...In this population there is a high prevalence of axial anisometropia and corneal/axial aniso-astigmatism, associated with hyperopia but whether these relations are causal is unclear. Further work is required to clarify the developmental mechanism behind these associations.....

Wednesday, January 16, 2013

Binocular coordination of saccades during reading in strabismic children

Binocular coordination of saccades during reading in strabismic children

.....In strabismic children binocular saccade coordination is deficient and could be responsible for impaired reading capabilities. Binocular vision plays an important role in improving binocular saccade yoking.....

Tuesday, January 15, 2013

Strabismus Surgery: The Discussion Continues

A colleague of mine (I believe this to be Dr. EA Pennock, a pediatric ophthalmologist (OMD)) responded to one of my earlier posts and then to the one noted below. Please read his comments and then my response:

Dr. Maino, I enjoyed reading your blog and you bring up many good points. However, this page in particular has many unfounded claims and untruths. In the spirit of congeniality I'd like to make a few comments. First, surgery is often NOT the first option for treatment of strabismus. I am an ophthalmologist who specializes in pediatrics and strabismus. If there is a non-surgical option for my patients I always recommend it first. I've even had some parents of accommodative esotropes question me as to why I prescribe glasses instead of just straightening their child's eyes ("can't you just do surgery and be done with it?"). I won't operate when it's not appropriate. In fact, I can't think of any of my esteemed colleagues across the nation who would jump right into strabismus surgery if there were viable non-surgical options. "Strabismus surgery has well [sic] many well-known risks and complications". ANY surgery has well-known risks and complications. These are spelled out to all on Another risk of strabismus surgery? Increased risk of learning disabilities and attention deficit hyperactivity disorder (ADHD) because of exposure to anesthesia.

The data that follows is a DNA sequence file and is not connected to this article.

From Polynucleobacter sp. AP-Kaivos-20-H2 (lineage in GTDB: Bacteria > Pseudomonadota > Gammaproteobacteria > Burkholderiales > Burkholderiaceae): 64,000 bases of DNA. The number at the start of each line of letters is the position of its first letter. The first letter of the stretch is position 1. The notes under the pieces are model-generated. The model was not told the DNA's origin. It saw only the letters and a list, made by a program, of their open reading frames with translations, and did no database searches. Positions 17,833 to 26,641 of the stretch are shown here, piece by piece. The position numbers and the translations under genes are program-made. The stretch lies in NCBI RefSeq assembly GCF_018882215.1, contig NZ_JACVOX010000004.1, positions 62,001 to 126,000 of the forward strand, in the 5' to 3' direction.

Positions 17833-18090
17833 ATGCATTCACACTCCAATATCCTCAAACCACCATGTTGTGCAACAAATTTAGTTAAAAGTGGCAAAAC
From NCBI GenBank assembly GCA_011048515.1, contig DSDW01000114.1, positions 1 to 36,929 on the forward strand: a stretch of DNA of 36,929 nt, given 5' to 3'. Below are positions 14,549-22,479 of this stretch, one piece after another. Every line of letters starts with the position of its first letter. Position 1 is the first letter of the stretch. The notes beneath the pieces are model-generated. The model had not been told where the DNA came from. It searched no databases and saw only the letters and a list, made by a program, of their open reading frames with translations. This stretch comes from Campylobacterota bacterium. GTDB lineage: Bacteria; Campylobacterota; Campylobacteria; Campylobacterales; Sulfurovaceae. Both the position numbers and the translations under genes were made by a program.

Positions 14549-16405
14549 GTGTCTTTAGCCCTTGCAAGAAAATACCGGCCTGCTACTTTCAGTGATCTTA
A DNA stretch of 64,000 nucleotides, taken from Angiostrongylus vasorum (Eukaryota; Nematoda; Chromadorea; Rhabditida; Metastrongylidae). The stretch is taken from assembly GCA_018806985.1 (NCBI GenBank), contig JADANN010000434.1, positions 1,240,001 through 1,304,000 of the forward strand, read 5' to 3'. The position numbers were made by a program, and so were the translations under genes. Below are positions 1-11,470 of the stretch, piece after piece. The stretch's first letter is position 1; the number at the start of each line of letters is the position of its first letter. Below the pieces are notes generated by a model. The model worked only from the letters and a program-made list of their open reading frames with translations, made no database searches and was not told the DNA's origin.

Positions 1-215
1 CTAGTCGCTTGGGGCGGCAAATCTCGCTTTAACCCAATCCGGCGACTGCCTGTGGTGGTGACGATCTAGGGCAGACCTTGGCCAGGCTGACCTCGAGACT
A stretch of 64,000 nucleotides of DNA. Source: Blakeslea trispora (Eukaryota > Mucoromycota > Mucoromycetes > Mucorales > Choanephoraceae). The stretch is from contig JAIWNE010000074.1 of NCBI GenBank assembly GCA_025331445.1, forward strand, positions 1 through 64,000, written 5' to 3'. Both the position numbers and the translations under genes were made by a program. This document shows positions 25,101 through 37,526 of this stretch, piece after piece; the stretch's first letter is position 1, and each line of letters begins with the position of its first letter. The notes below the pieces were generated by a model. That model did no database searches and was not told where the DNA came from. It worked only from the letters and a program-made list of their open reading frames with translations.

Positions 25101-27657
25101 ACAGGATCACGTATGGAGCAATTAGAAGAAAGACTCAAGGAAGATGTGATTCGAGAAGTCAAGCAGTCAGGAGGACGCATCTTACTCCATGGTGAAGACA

Dear Dr. Pennock, I would like to respond to your comments (also in the spirit of congeniality).

Saying something has unfounded claims and untruths does not prove it so. If you have published data to support what you say, I would love to see it (no sarcasm here, I really would love to see it). I should also point out that my Canadian colleague had references for many of her statements about strabismus surgery.

I am thrilled that you try non-surgical approaches before surgical intervention. Those patients with accommodative esotropia must wear an appropriate pair of glasses with an add (and maybe even prism). Then if there is a residual strabismus still present, optometric vision therapy should be instituted to improve accommodative (focus) function, oculomotor abilities and (hopefully) fusion. Only then should surgery be considered. I have looked for the data to ascertain how often non-surgical interventions are used by my OMD colleagues and haven't found the information just yet. Do you have one or more papers I could review?